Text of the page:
its enemies in the most wonderful manner. The interposition of Provi-
dence for this cause was by no means a new thing in the earth. The
sense of repulse or put to the rout also, is very forced, and without suffi-
cient authority. Blayney's Jeremiah, 4to. 1784, Oxford, p. 86, and
notes 194. Calvin, an author always entitled to our most impartial ata
tention, comparing the passage with Isa. xliii. 19. interprets it to sig-
nify the triumph of the Jews over the Chaldeans. The woman, he inter-
prets to mean, the Jews—the man, the Chaldeans—the surrounding, to the
triumph of the Jewsover these, their enemies: and Luther once maintained
the same opinion. This interpretation, bowever, is entirely overthrown by
the recollection of the fact, that the Chaldeans or the Persians, or Medes,
were never conquered by the Jews, who were freely released from their
captivity. Not only does this fact overti row the interpretation given by
this eminent man, but the word nap is never used figuratively. Pfeiffer
adds many very curious interpretations of the passage. Vide Pfeiffer
dubia vexata, p. 760. The passage is interpreted by Christian divines
to refer to the miraculous conception. The woman is the mother of
Christ. The man encompassed (the 9972 5x of Isaiah ix. 5.) is the
Messiah ; the encompassing is the enclosure of the promised infant ore-
ated in the womb. The new thing in the earth is the oreation of the
infant by supernatural power, a circumstance unusual, unknown, un-
thought, and unheard of before. That this is the meaning of the passage
is gathered from the context, the former and latter passages connected
with it referring to the Messiah. This intelligence only could give
complete comfort to the pious Jews at the period when they were thus
distressed. They were assured not only that they should return to their
cities, but that the ancient promise should be accomplished, and the
seed of the woman be born. Three arguments have been adduced by
some against this mode of interpreting the passage. The first is that
naps is the epitbet applied only to the female sex in general, and not
to any individual. More especially, that the term is by no means appli-
cable to a virgin. To this it is answered, that the word is applied to an
individual in the following passages-Gen. i. 27. and v. 2.; Levit. ii. l.
and 6.; and iv. 28 and 32; xxvii. 4; Num. xxxi. 15 ; and that it is not
unusual to use the same word in sition to 701, an individual of
the other sex. And in Leviticus xii. 5. the word nap is applied to
a female infant, newly born. The second argument is that the word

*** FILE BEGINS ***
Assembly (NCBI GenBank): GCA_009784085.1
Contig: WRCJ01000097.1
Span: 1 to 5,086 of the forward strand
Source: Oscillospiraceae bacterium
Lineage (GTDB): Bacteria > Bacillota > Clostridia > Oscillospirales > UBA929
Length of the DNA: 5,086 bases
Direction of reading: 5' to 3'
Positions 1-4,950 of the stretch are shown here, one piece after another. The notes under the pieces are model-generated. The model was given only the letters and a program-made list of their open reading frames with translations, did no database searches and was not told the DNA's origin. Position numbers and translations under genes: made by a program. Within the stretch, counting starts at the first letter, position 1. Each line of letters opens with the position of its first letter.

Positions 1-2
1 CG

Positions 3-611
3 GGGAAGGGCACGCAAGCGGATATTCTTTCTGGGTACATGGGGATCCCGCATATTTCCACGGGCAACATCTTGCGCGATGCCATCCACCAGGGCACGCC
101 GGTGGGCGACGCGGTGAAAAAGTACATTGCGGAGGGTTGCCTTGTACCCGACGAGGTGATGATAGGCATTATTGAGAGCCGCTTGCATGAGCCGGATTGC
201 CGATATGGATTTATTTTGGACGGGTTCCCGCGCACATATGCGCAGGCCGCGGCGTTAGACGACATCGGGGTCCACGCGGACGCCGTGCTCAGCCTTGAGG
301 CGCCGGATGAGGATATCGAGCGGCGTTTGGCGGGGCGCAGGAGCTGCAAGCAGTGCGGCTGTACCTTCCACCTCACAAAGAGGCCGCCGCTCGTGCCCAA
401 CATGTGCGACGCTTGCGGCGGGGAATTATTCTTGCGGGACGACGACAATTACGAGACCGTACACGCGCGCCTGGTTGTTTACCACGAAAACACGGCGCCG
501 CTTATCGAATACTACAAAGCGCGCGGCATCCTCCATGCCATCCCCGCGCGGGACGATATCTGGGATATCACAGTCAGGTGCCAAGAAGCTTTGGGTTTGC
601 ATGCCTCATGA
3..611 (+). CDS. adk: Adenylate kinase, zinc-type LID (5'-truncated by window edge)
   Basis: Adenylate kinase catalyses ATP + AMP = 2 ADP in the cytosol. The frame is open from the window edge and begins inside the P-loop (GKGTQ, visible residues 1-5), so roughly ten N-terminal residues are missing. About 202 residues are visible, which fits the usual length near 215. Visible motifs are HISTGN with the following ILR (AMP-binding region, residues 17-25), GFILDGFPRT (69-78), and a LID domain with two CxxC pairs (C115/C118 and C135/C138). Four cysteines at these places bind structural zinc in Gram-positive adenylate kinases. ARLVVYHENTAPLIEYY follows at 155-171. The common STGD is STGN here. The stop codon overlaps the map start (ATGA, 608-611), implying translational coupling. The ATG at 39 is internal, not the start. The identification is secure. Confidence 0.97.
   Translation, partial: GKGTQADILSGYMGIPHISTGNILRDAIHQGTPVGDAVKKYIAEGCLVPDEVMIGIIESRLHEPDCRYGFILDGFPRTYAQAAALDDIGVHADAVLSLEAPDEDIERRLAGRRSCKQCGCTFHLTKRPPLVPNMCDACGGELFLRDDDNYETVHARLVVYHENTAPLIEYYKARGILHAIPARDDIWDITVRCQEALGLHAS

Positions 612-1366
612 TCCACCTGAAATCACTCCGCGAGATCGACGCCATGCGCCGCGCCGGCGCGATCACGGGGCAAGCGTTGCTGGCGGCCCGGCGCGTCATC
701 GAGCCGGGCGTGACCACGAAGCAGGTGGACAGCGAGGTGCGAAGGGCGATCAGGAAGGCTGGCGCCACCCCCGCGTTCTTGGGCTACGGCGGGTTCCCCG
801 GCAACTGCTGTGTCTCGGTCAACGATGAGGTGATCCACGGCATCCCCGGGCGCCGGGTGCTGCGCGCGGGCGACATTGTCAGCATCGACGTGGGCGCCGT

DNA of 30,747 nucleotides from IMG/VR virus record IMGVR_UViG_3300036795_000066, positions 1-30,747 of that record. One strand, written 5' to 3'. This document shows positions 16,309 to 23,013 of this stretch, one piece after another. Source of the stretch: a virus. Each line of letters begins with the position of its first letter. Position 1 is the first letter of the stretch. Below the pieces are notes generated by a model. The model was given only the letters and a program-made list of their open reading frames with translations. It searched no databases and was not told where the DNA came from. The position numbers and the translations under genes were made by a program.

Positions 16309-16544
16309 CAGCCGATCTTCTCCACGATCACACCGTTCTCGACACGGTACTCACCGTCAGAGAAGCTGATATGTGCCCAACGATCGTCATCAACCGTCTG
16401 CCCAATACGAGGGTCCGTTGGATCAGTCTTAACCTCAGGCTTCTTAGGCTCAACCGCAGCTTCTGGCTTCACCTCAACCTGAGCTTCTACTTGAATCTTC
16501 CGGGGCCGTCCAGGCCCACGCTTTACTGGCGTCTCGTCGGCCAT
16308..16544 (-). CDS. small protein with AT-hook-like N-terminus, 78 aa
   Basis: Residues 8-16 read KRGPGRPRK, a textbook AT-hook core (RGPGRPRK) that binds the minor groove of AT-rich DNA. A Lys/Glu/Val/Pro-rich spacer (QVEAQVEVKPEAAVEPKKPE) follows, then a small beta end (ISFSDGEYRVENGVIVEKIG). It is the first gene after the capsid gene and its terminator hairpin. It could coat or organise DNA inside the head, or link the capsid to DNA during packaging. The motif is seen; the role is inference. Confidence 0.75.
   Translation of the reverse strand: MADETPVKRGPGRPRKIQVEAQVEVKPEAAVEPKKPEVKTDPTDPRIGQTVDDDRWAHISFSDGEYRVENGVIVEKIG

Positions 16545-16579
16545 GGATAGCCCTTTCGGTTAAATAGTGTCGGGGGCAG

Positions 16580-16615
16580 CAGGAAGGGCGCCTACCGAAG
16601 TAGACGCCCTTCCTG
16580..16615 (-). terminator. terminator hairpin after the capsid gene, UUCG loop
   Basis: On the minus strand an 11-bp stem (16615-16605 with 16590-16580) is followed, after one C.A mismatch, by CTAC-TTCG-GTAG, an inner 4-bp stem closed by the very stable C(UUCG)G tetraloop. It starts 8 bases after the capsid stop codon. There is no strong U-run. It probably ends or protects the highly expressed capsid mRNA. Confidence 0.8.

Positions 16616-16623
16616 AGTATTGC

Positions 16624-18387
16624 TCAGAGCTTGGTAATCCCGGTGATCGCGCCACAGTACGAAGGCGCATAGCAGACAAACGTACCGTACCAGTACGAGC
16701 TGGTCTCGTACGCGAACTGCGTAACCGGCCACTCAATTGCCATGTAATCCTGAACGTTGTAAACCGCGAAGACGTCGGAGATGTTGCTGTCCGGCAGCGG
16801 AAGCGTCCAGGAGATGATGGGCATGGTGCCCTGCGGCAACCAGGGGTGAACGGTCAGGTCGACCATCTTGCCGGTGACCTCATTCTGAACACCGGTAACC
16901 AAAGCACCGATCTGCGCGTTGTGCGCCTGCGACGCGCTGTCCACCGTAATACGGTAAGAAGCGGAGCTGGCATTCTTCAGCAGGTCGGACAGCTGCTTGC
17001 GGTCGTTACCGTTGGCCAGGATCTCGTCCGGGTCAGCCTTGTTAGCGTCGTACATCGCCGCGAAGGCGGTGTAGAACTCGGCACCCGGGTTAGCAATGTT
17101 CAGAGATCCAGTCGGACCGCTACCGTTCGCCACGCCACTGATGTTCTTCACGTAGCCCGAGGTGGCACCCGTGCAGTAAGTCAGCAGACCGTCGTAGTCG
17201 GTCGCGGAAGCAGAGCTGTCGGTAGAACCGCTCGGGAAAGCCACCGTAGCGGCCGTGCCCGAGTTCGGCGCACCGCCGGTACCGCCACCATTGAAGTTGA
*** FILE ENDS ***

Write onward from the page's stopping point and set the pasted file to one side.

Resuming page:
793 is never used to denote a newly born male infant. The Targum
of Onkelos, however, on Gen. iv. 1. oses the word in this sense, and it
is also so applied in Isa. ix. 5. unto us a cbild is born, &c. &c.
naa 5. The third argument is, that 30 never refers to concep-
tion. The word, however, signifies in general to enclose, to surround;
and its use
in the present instance is sufficiently enforced and applicable.
Vide Pfeiffer dubia vexata, p. 760—762, anxt his references. (*) I will
notice but one objection which has lately heen again brought forward
against the doctrine of the immaculate conception, as it has frequently
been urged by the Socinian writers, and is so admirably answered by a
gentleman to whose valuable work I am much indebted. In his calm
inquiry into the Scripture doctrine of the person of Christ, Mr. Belsham
observes, “ If the relation given of the miraculons conception were
true, it is utterly unaccountable that these extraordinary events should
bave been wholly omitted by Mark and John, and that there should not
Julian Pe 31 And, behold, thou shalt conceive in thy womb, and Nazareth.
riod, 4709. bring forth a son, and shalt call his name JESUS.
be a single allusion to them in the New Testament, and particularly that
in John's history, Jesus should be so frequently spoken of as the son of
Joseph and Mary, without any comment, or the least hint that this state-
ment was erroneous." This objection, says Dr. P. Smith, is plausible :
but we ask a fair attention to the following considerations. The fact in
question was of the most private and delicate nature possible, and, as
to haman attestation, it rested solely on the word of Mary herself, the
person most deeply interested. Joseph's mind was satisfied with regard
io her honour and veracity, by a divine vision, which, in whatever way
it was evinced to him to be no delusion, was still a private and personal
affair. But this was not the kind of facts to which the first teachers of
Christianity were in the habit of appealing. The miracles on which they
rested their claims were such as bad multiplied witnesses to attest
them, and generally enemies not less than friends. Here then, we see a